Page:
Create an NFC Smart Card app

Important

This topic applies to Windows 10 Mobile only.

Windows Phone 8.1 supported NFC card emulation apps using a SIM-based secure element, but that model required secure payment apps to be tightly coupled with mobile-network operators (MNO). This limited the variety of possible payment solutions by other merchants or developers that are not coupled with MNOs. In Windows 10 Mobile, we have introduced a new card emulation technology called, Host Card Emulation (HCE). HCE technology allows your app to directly communicate with an NFC card reader. This topic illustrates how Host Card Emulation (HCE) works on Windows 10 Mobile devices and how you can develop an HCE app so that your customers can access your services through their phone instead of a physical card without collaborating with an MNO.

What you need to develop an HCE app

To develop an HCE-based card emulation app for Windows 10 Mobile, you will need to get your development environment setup. You can get set up by installing Microsoft Visual Studio 2015, which includes the Windows developer tools and the Windows 10 Mobile emulator with NFC emulation support. For more information about getting setup, see, Get set up

Optionally, if you want to test with a real Windows 10 Mobile device instead of the included Windows 10 Mobile emulator, you will also need the following items.

  • A Windows 10 Mobile device with NFC HCE support. Currently, the Lumia 730, 830, 640, and the 640 XL have the hardware to support NFC HCE apps.
  • A reader terminal that supports protocols ISO/IEC 14443-4 and ISO/IEC 7816-4

Windows 10 Mobile implements an HCE service that provides the following functionalities.

  • Apps can register the applet identifiers (AIDs) for the cards they would like to emulate.
  • Conflict resolution and routing of the Application Protocol Data Unit (APDU) command and response pairs to one of the registered apps based on the external reader card selection and user preference.
  • Handling of events and notifications to the apps as a result of user actions.

Windows 10 supports emulation of smart cards that are based on ISO-DEP (ISO-IEC 14443-4) and communicates using APDUs as defined in the ISO-IEC 7816-4 specification. Windows 10 supports ISO/IEC 14443-4 Type A technology for HCE apps. Type B, type F, and non-ISO-DEP (eg MIFARE) technologies are routed to the SIM by default.

Only Windows 10 Mobile devices are enabled with the card emulation feature. SIM-based and HCE-based card emulation is not available on other versions of Windows 10.

The architecture for HCE and SIM based card emulation support is shown in the diagram below.

Architecture for HCE and SIM card emulation

App selection and AID routing

To develop an HCE app, you must understand how Windows 10 Mobile devices route AIDs to a specific app because users can install multiple different HCE apps. Each app can register multiple HCE and SIM-based cards. Legacy Windows Phone 8.1 apps that are SIM-based will continue to work on Windows 10 Mobile as long as the user chooses the "SIM Card" option as their default payment card in the NFC Setting menu. This is set by default when turning the device on for the first time.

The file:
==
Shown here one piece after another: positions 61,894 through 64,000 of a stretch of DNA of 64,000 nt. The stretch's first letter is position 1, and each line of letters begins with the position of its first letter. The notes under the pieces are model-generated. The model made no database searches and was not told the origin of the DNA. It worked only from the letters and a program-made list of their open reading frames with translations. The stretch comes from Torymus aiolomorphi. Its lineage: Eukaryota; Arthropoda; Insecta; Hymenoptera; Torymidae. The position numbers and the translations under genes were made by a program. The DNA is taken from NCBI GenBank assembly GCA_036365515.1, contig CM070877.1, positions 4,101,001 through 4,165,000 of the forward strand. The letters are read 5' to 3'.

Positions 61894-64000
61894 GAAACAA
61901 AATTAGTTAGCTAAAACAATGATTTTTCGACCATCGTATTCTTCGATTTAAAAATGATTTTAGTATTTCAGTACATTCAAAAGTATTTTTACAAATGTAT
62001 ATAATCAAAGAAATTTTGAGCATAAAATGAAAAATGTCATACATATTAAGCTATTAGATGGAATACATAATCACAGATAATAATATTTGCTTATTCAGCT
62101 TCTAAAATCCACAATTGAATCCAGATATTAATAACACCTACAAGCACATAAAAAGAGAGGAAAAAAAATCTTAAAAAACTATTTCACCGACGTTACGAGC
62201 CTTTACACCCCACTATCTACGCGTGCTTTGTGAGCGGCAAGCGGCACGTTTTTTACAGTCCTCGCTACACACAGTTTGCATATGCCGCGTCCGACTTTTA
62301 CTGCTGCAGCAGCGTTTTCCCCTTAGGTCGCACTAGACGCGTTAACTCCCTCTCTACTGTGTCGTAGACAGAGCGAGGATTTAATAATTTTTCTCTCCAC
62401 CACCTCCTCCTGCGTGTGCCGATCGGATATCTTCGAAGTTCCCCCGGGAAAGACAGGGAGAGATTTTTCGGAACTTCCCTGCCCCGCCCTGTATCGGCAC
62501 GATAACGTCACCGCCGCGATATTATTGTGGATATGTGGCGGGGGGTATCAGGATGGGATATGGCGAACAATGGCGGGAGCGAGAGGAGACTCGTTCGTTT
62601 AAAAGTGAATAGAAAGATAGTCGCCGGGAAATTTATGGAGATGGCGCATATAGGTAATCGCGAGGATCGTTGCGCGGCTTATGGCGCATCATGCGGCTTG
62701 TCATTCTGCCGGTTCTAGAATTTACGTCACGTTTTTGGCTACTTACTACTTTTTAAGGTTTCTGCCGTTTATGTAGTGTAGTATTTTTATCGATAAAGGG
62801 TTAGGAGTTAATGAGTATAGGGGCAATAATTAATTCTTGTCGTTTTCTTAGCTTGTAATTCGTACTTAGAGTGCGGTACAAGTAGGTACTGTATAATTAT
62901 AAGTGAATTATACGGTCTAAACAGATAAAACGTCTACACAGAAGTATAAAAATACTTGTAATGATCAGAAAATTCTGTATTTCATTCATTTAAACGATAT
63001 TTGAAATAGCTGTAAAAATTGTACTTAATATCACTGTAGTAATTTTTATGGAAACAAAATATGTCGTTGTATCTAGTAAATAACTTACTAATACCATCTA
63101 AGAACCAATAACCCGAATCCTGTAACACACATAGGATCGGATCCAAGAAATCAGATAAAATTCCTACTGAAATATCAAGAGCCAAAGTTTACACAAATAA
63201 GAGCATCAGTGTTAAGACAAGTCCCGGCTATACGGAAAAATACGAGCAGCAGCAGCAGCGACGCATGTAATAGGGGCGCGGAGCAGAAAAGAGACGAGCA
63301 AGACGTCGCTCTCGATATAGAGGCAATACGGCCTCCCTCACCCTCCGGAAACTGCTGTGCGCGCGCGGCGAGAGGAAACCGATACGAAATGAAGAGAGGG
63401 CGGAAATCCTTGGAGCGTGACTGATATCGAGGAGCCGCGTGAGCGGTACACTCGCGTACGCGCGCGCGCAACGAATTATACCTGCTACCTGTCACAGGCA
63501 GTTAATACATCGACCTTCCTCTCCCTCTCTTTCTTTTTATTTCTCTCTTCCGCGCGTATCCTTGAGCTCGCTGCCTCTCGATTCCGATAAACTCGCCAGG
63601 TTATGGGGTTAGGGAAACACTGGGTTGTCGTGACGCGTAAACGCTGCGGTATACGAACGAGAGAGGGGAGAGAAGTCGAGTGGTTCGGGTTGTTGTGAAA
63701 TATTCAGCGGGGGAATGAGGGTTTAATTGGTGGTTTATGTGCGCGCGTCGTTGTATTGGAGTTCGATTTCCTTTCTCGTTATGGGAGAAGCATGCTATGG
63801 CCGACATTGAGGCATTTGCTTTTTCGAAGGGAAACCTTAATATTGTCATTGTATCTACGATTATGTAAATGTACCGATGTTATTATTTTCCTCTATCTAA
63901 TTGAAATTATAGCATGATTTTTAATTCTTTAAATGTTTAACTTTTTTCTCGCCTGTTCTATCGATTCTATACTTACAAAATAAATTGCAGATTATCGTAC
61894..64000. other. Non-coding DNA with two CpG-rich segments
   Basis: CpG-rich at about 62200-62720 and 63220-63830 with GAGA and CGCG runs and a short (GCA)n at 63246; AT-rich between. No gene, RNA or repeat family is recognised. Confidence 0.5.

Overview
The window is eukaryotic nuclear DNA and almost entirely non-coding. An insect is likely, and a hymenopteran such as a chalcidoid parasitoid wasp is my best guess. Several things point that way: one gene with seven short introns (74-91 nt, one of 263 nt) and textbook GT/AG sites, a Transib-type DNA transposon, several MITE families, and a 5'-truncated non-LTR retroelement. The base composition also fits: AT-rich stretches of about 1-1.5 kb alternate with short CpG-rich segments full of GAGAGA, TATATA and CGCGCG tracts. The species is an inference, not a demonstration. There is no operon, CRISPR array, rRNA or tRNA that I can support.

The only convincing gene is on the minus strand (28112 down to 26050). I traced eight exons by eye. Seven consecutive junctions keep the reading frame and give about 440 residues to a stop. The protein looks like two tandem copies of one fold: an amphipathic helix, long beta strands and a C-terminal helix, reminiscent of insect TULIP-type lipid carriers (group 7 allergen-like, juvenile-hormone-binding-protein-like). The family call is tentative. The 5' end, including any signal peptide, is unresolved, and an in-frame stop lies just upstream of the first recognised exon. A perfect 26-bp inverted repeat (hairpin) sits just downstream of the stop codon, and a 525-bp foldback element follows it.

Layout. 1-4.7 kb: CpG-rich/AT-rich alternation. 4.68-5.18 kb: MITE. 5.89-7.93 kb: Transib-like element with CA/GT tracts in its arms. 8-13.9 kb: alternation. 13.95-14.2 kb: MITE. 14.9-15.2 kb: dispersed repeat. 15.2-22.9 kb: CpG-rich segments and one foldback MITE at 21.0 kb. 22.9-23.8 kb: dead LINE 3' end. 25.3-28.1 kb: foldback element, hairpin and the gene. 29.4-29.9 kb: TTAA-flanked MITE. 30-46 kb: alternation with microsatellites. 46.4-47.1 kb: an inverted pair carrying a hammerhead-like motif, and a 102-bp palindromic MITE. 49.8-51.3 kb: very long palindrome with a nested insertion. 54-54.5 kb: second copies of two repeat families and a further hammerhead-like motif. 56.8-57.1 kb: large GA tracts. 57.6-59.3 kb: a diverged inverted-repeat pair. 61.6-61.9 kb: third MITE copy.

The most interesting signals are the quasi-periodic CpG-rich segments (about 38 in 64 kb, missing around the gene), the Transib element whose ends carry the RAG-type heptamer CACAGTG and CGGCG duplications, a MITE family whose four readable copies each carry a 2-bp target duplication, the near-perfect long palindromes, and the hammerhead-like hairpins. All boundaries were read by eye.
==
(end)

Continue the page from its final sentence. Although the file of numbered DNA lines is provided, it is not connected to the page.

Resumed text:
When the user taps their Windows 10 Mobile device to a terminal, the data is automatically routed to the proper app installed on the device. This routing is based on the applet IDs (AIDs) which are 5-16 byte identifiers. During a tap, the external terminal will transmit a SELECT command APDU to specify the AID it would like all subsequent APDU commands to be routed to. Subsequent SELECT commands, will change the routing again. Based on the AIDs registered by apps and user settings, the APDU traffic is routed to a specific app, which will send a response APDU. Be aware that a terminal may want to communicate with several different apps during the same tap. So you must ensure your app's background task exits as quickly as possible when deactivated to make room for another app's background task to respond to the APDU. We will discuss background tasks later in this topic.

HCE apps must register themselves with particular AIDs they can handle so they will receive APDUs for an AID. Apps decalre AIDs by using AID groups. An AID group is conceptually equivalent to an individual physical card. For example, one credit card is declared with an AID group and a second credit card from a different bank is declared with a different, second AID group, even though both of them may have the same AID.

Conflict resolution for payment AID groups

When an app registers physical cards (AID groups), it can declare the AID group category as either "Payment" or "Other." While there can be multiple payment AID groups registered at any given time, only one of these payment AID groups may be enabled for Tap and Pay at a time, which is selected by the user. This behavior exists because the user expects be in control of consciously choosing a single payment, credit, or debit card to use so they don't pay with a different unintended card when tapping their device to a terminal.

However, multiple AID groups registered as "Other" can be enabled at the same time without user interaction. This behavior exists because other types of cards like loyalty, coupons, or transit are expected to just work without any effort or prompting whenever they tap their phone.

All the AID groups that are registered as "Payment" appear in the list of cards in the NFC Settings page, where the user can select their default payment card. When a default payment card is selected, the app that registered this payment AID group becomes the default payment app. Default payment apps can enable or disable any of their AID groups without user interaction. If the user declines the default payment app prompt, then the current default payment app (if any) continues to remain as default. The following screenshot shows the NFC Settings page.

Screenshot of NFC settings page

Using the example screenshot above, if the user changes his default payment card to another card that is not registered by "HCE Application 1," the system creates a confirmation prompt for the user’s consent. However, if the user changes his default payment card to another card that is registered by "HCE Application 1," the system does not create a confirmation prompt for the user, because "HCE Application1" is already the default payment app.

Conflict resolution for non-payment AID groups

Non-payment cards categorized as "Other" do not appear in the NFC settings page.